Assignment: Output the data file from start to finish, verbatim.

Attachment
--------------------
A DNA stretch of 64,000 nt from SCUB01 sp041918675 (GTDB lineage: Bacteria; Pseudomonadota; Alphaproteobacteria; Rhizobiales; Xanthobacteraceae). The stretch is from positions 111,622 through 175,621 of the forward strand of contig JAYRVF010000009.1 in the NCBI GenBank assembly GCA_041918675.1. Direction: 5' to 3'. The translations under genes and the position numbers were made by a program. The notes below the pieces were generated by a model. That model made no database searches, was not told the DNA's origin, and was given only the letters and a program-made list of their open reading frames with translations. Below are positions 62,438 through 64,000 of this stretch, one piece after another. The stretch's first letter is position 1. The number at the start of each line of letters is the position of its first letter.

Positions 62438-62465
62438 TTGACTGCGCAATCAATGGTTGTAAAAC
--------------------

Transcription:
A DNA stretch of 64,000 nt from SCUB01 sp041918675 (GTDB lineage: Bacteria; Pseudomonadota; Alphaproteobacteria; Rhizobiales; Xanthobacteraceae). The stretch is from positions 111,622 through 175,621 of the forward strand of contig JAYRVF010000009.1 in the NCBI GenBank assembly GCA_041918675.1. Direction: 5' to 3'. The translations under genes and the position numbers were made by a program. The notes below the pieces were generated by a model. That model made no database searches, was not told the DNA's origin, and was given only the letters and a program-made list of their open reading frames with translations. Below are positions 62,438 through 64,000 of this stretch, one piece after another. The stretch's first letter is position 1. The number at the start of each line of letters is the position of its first letter.

Positions 62438-62465
62438 TTGACTGCGCAATCAATGGTTGTAAAAC